“Forty out of one million”

The Federal Foreign Office presents an exhibition of photographs depicting the consequences of the war in Syria.

Kai Wiedenhöfer/Auswärtiges Amt - Syria

Manal from Syria was ten when a grenade exploded next to where she was sitting in the garden; she lost a leg. Sharif, three years older than her, was injured so severely by a barrel bomb in front of his family’s house that he has already undergone seven operations and will have to endure more surgery in the future. Both children once lived in the Syrian city of Daraa and then, having only narrowly escaped death, fled to Jordan. There, Manal was patched up again to the extent that she is now able to attend year four at a primary school. Sharif cannot even think about returning to school as yet; among other things, he will continue to suffer for the foreseeable future from the shrapnel embedded in his head.

The children are two of 40 victims of the civil war in Syria which Kai Wiedenhöfer chose to portray in his moving photography project “Forty out of one million. The human cost of the Syrian war”. The exhibition is on display in the atrium of the Federal Foreign Office until 22 April 2016. The photographer, who comes from the southwest German town of Schwenningen and lived in Damascus himself in the 1990s, wants his portraits to give a face to those who are frequently forgotten: the injured and wounded; people who neither die nor flee to Europe. All of the people who posed for his camera in 2014 and 2015 were living at the time in Lebanon and Jordan; though at least one family, who also attended the opening of the exhibition, now lives in Berlin.

As Minister of State for Europe Michael Roth explained at the opening, Wiedenhöfer’s portraits of these “seriously injured and forever scarred” people make the horror of the civil war in Syria “visible and tangible for us all”. Roth also recalled that the events which “began with such high hopes as an Arab Spring” precisely five years ago have now become a conflict which demands that we “extend a welcome those who come from war zones in search of protection and offer them a safe haven.”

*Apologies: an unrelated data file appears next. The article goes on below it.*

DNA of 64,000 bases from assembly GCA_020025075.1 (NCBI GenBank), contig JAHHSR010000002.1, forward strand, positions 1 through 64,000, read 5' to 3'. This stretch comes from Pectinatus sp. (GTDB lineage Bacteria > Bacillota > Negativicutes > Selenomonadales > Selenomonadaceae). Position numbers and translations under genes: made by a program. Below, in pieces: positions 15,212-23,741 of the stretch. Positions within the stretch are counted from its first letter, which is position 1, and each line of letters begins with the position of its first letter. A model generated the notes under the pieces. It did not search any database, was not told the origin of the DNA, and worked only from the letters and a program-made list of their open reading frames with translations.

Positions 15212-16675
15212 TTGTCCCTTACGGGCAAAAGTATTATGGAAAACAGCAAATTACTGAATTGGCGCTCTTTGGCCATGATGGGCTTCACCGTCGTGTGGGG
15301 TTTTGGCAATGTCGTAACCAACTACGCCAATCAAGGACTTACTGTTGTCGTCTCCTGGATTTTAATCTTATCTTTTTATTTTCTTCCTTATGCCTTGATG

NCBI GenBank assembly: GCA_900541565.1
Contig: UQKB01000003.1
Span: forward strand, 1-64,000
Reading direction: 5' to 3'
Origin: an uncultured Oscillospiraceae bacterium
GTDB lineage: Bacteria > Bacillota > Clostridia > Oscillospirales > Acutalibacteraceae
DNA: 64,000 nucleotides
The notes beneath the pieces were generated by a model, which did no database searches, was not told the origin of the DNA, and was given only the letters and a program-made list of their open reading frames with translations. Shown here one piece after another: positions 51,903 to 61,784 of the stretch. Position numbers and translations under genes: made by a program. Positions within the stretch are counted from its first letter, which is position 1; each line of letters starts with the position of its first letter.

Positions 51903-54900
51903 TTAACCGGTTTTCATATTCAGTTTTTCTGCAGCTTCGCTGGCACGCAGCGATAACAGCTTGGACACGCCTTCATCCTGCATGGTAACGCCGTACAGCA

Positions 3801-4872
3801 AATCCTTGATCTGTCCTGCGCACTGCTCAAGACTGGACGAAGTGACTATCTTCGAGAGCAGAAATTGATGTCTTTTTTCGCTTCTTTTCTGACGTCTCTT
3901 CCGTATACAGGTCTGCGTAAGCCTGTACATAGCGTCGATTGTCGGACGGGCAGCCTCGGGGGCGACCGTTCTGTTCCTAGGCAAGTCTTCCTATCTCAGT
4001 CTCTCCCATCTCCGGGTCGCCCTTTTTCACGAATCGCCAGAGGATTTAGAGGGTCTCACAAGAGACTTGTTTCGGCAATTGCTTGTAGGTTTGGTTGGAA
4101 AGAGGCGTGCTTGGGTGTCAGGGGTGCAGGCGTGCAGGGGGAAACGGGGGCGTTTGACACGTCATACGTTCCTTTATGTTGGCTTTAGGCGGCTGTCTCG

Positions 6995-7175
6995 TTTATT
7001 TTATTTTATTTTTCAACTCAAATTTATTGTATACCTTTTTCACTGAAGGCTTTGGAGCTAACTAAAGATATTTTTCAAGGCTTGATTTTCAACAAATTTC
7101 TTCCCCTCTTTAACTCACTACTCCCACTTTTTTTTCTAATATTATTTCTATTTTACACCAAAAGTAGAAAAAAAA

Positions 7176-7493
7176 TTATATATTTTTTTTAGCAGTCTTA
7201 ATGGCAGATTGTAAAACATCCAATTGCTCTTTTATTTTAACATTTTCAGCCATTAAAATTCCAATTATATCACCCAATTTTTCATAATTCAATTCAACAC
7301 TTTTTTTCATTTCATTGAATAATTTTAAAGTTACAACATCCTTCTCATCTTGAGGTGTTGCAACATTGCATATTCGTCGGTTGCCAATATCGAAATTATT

Federal Foreign Office projects in Syria and the surrounding region

The exhibition also features a second section that highlights the Federal Foreign Office’s “political, humanitarian and cultural” activities on behalf of the people in Syria and the surrounding region. All kinds of different projects are presented; from the emergency relief provided by the German Red Cross to the independent “Syria Radio Network” (Syrnet). The latter is an alliance of nine pro-democracy Syrian radio stations, coordinated by the Berlin-based organization MiCT, which even today are able to continue broadcasting all over the country.

The exhibition “Forty out of one million. The human cost of the Syrian war” continues at the Federal Foreign Office in Berlin until 22 April 2016.

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